In this day of the 2-day delivery mindset, we can become accustomed to having whatever we want, almost immediately. But if you’re in the market for custom woodwork from a master craftsman, that mindset is not your friend. One thing that must be considered is turnaround time. Purchasing a custom piece, whether it is furniture or cabinetry, is not like shopping for everyday things. A lot of planning and labor goes into custom woodwork.
Depending on where the wood shop/studio is located, getting supplies can take weeks. That can be even longer if any specialty hardware or lighting is backordered. With Just in Time inventory, which is widely used these days, manufacturers of these items won’t have them in stock. Since we are in rural Wyoming, when we order wood we have to plan around the supplier’s delivery schedule. Our regular wood orders are delivered every two weeks, so we have to plan in advance to have it here in time.
Also, there will, more than likely, be clients already in line for work. Remember, if the artist (I am referring to Scott in this case) is worth your time and money, he won’t be willing to rush his work. That is a good thing. You want the best your money can buy, and you shouldn’t settle for mediocrity. Your woodworker should want to give each customer his best work. That includes you, so remember to allow for enough time.
Scott will often do small jobs along with big ones, because he is set up to do both at once, and because he has assistants who help him with certain parts of the process. While waiting during drying time, he can work on something else. That way he is more efficient. However, he will not push one client in front of another, so it’s best if you try to plan as far in advance as you can. If you think you are interested in some future work, talk with Scott in advance so that he can get you scheduled if you decide to move forward with the project.
Building takes considerable labor. Scott, with the help of his team of assistants, builds almost every wooden component he uses. Occasionally, he will purchase small pieces, such as more elaborate corbels, and he will commission local metal workers to make metal pieces for him. But, for the most part, your piece will be built meticulously in his shop. That takes time.
For instance, if Scott is building your cabinets, they are fabricated here in Lander, not purchased from a wholesaler. He buys your wood in rough boards, then he planes and edges it, board by board, numbering and planning for the design. Each board has several passes through the planer and then go through the jointer, just to get the board ready to use. There are several more stages before that board becomes part of a cabinet door, drawer front, face frame, or trim.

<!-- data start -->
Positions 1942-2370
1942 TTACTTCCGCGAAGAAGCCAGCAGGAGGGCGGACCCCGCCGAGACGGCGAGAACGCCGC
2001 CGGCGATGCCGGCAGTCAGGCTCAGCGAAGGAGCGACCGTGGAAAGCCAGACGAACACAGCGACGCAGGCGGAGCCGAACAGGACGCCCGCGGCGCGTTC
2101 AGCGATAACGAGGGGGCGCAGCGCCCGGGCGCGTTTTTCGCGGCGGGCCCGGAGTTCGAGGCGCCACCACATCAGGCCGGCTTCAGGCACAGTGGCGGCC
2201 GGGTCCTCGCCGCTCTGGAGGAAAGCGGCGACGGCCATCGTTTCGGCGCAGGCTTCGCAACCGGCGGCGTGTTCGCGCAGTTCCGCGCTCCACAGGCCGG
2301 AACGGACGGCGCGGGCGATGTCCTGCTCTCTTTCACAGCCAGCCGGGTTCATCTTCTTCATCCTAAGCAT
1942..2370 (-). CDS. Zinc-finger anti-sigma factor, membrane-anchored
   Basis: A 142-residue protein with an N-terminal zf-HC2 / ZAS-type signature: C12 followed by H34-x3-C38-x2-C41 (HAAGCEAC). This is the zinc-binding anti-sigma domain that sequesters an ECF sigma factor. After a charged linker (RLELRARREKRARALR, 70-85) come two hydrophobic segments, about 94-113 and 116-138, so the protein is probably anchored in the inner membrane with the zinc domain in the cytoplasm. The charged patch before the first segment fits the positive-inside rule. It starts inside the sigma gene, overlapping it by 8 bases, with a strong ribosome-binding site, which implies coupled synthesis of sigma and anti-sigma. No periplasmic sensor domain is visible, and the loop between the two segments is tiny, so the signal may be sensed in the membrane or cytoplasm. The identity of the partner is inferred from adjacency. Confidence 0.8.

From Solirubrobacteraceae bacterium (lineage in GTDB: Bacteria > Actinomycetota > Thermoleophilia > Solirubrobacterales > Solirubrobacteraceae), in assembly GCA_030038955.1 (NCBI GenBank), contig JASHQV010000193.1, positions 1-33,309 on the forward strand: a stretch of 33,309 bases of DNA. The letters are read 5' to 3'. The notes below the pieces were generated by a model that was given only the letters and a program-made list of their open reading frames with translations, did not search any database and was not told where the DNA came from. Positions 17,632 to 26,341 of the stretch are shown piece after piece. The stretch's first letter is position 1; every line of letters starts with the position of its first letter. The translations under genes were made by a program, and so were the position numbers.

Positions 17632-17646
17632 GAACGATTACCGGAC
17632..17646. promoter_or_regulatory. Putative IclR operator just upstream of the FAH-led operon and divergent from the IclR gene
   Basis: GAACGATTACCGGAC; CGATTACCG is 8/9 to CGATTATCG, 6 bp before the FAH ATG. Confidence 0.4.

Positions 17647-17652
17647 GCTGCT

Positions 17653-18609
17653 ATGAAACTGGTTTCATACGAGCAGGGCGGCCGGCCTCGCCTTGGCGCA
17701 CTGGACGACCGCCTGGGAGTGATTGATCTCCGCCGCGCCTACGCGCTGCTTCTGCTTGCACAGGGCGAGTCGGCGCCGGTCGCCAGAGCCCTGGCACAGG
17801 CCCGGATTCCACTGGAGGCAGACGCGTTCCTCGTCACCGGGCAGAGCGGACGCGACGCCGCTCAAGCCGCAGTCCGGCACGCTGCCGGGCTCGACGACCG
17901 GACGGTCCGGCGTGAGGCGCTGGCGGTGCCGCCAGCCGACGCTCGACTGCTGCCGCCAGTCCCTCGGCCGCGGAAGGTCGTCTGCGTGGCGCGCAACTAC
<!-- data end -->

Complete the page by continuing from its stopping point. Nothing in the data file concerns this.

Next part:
After each part is completed, it has to be hand finished. Hand finishing takes longer, but it is preferable in our opinion. Then the cabinets are put together, and hardware, drawers, pull-outs, and other special inserts are installed. After Scott is satisfied, the blocks of cabinets are numbered, disassembled, wrapped, and loaded for delivery and installation on-site. Obviously, this whole process can take many weeks to months, depending on the size of the job. A small, single vanity may only take a couple of weeks to build and finish, but a whole house of cabinetry and trim can take 6 months or more.
Scott will not rush installation, either. He is very particular about the finished product. He wants it to be as close to perfect as it can be, so he will spend as much time as is needed in order to be able to feel good about putting his name on his work. And he does put his name on his work. Scott will “sign” his work with his brand in an inconspicuous place, because each project is uniquely designed, built, finished, and installed just for each customer.
One might wonder why it is necessary to wait for a custom-built project, and in fact, we have that question asked of us from time to time. The answer is simply that doing things the right way takes time. True custom woodworking is an art which has been slowly lost to CNC automation in bigger shops, but the difference in quality is astounding. One only needs to handle the work of a master craftsman to experience that difference. Do you want the best?
So let's imagine you have decided that you are ready to give Scott a call. Maybe you are in the market for a new table, or cabinets. In any case, the process is similar. Here is a quick glimpse of what that consultation might include.
If you call, Scott will have some questions for you to get an idea about what you are needing. If you e-mail, he will still want to talk with you. "Why does he need to call me?", you might ask. Frequently, people want a ball-park answer about cost and time-frame, but without enough information, it is not possible to give a price. There are so many variables to consider. Scott will need some basic information, such as:
- What is the job?
- When are you planning for this job to be completed?
- What type of wood do you want?
- What style are you interested in?